It may well be that you don’t like what a market price tells you. That doesn’t mean that you can – no, not should not, but cannot – reject the information that the market price is telling you.
The thing that Frances Coppolla is doing here. For she’s calling for the ratings agencies to be closed down:
Downgrading a hospital in the middle of a pandemic is downright immoral. And how in God’s name it is sensible to make corporations whose cash flows are evaporating pay more for their debt is beyond me. Have these agencies no sense?
To be fair, we already knew they had no sense and no morals. After all, before the last crisis, they were paid to misprice the risks of toxic securities. And since that crisis, they have forced countries to shred safety nets, underfund healthcare systems, and leave millions without the means to survive a sudden economic collapse. They are the architects of this disaster, just as they were of the previous one.
These ghouls serve no useful social purpose. Shut them down now, before they do any more damage.
A ratings agency tries – however well or badly – to work out how likely it is that a borrower will repay what they borrowed. That’s it. For sovereigns they don’t even get paid to do it, it’s just a freebie opinion offered.
So, note what the demand is. People should not be allowed to offer their opinions because Coppolla doesn’t like what those opinions are. Which is bad enough.
But now consider the economics of this. We clearly have an information asymmetry here. Any individual lender – and the markets of lenders more especially – knows less about the internal workings of a borrower than the borrower does. As with markets for lemons markets with information asymmetries don’t exist. Yet, as Mr Janet Yellen pointed out despite this logical truth second hand car markets do exist. The reason being that there are third parties who offer their opinions and thereby create the market. Create it by reducing the information asymmetry.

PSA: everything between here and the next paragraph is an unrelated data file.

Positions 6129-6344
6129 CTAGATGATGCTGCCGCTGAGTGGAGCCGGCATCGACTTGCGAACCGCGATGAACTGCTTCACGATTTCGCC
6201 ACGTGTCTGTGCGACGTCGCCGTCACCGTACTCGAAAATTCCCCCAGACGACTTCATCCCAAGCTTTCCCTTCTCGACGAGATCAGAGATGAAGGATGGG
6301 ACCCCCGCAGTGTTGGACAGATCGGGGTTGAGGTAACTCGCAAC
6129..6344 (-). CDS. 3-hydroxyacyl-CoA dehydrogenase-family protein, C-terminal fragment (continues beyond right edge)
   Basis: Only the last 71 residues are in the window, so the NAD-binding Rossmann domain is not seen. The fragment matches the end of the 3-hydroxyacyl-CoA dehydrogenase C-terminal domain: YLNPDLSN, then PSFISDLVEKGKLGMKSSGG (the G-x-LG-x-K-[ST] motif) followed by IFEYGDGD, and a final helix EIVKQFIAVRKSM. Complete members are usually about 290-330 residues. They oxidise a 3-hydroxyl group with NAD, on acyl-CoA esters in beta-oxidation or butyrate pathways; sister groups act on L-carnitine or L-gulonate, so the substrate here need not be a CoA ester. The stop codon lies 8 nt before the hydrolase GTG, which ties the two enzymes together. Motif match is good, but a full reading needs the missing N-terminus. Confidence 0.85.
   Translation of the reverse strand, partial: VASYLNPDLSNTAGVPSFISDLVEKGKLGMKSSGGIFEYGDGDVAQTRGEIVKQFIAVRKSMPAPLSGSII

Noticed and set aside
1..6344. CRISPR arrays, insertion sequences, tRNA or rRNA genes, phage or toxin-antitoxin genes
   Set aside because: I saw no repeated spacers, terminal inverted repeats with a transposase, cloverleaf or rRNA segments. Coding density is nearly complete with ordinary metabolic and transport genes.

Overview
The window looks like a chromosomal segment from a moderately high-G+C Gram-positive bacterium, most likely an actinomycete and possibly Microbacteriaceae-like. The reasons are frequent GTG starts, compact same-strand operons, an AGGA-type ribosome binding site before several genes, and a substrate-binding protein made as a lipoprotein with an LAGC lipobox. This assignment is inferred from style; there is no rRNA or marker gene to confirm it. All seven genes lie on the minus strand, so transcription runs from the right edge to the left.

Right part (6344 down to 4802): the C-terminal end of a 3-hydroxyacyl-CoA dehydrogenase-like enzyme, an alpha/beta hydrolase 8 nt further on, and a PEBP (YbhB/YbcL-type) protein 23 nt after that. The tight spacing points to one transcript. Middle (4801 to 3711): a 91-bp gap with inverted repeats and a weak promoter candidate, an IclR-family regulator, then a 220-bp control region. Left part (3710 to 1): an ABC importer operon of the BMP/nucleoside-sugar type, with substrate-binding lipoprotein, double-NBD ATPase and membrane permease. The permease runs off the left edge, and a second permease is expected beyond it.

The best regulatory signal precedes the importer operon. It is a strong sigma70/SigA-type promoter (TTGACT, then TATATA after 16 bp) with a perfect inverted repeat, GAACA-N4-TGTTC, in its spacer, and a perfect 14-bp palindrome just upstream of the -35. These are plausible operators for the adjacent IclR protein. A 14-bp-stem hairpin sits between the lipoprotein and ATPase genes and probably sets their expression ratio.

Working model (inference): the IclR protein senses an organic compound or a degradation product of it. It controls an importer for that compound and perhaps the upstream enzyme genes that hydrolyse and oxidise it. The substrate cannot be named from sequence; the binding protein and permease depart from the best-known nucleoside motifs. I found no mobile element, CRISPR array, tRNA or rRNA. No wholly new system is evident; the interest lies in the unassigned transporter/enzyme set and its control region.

So, let’s close down the ratings agencies. At which point a hospital won’t be able to borrow money at all because no bugger will have a clue as to whether they’ll get repaid if they do lend.
Yes, let’s respond to a medical emergency by ensuring the medical system never does get financed. Well done there.
Or, of course, we can not be idiots, difficult though the idea is to believe when it comes to politics and hysterical reactions to markets.
And just to ice this particular little bolo, who is it that pays the ratings agency? The hospital doing the borrowing. Why does the hospital pay the rating agency? Because it aids the hospital in borrowing money more cheaply. The existence of the ratings agency increases the medical capacity of the economy by offering an opinion on whether the hospital is likely to repay the money.
And this is the thing to be banned is it?